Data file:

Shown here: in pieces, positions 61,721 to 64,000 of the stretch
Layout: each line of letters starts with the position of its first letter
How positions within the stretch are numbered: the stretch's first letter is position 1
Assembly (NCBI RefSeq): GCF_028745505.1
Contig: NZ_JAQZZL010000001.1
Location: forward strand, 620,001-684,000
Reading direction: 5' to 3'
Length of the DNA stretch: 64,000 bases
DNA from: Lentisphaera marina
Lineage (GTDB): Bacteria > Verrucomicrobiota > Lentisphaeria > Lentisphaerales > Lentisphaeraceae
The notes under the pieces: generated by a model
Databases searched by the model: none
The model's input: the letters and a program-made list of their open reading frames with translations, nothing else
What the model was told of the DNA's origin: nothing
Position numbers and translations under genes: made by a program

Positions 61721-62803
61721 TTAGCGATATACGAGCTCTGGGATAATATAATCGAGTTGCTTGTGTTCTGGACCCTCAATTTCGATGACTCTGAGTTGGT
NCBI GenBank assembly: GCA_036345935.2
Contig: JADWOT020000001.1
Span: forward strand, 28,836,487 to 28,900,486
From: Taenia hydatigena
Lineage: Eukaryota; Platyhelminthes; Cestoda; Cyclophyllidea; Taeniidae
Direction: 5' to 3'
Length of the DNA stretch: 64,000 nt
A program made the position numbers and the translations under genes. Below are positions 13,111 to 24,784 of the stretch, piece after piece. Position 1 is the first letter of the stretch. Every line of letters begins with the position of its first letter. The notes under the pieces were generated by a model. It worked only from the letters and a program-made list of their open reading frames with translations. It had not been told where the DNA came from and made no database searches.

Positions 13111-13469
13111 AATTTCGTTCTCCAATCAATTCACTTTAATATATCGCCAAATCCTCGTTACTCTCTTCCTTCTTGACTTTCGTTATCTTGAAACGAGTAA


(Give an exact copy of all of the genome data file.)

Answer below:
Shown here: in pieces, positions 61,721 to 64,000 of the stretch
Layout: each line of letters starts with the position of its first letter
How positions within the stretch are numbered: the stretch's first letter is position 1
Assembly (NCBI RefSeq): GCF_028745505.1
Contig: NZ_JAQZZL010000001.1
Location: forward strand, 620,001-684,000
Reading direction: 5' to 3'
Length of the DNA stretch: 64,000 bases
DNA from: Lentisphaera marina
Lineage (GTDB): Bacteria > Verrucomicrobiota > Lentisphaeria > Lentisphaerales > Lentisphaeraceae
The notes under the pieces: generated by a model
Databases searched by the model: none
The model's input: the letters and a program-made list of their open reading frames with translations, nothing else
What the model was told of the DNA's origin: nothing
Position numbers and translations under genes: made by a program

Positions 61721-62803
61721 TTAGCGATATACGAGCTCTGGGATAATATAATCGAGTTGCTTGTGTTCTGGACCCTCAATTTCGATGACTCTGAGTTGGT
NCBI GenBank assembly: GCA_036345935.2
Contig: JADWOT020000001.1
Span: forward strand, 28,836,487 to 28,900,486
From: Taenia hydatigena
Lineage: Eukaryota; Platyhelminthes; Cestoda; Cyclophyllidea; Taeniidae
Direction: 5' to 3'
Length of the DNA stretch: 64,000 nt
A program made the position numbers and the translations under genes. Below are positions 13,111 to 24,784 of the stretch, piece after piece. Position 1 is the first letter of the stretch. Every line of letters begins with the position of its first letter. The notes under the pieces were generated by a model. It worked only from the letters and a program-made list of their open reading frames with translations. It had not been told where the DNA came from and made no database searches.

Positions 13111-13469
13111 AATTTCGTTCTCCAATCAATTCACTTTAATATATCGCCAAATCCTCGTTACTCTCTTCCTTCTTGACTTTCGTTATCTTGAAACGAGTAA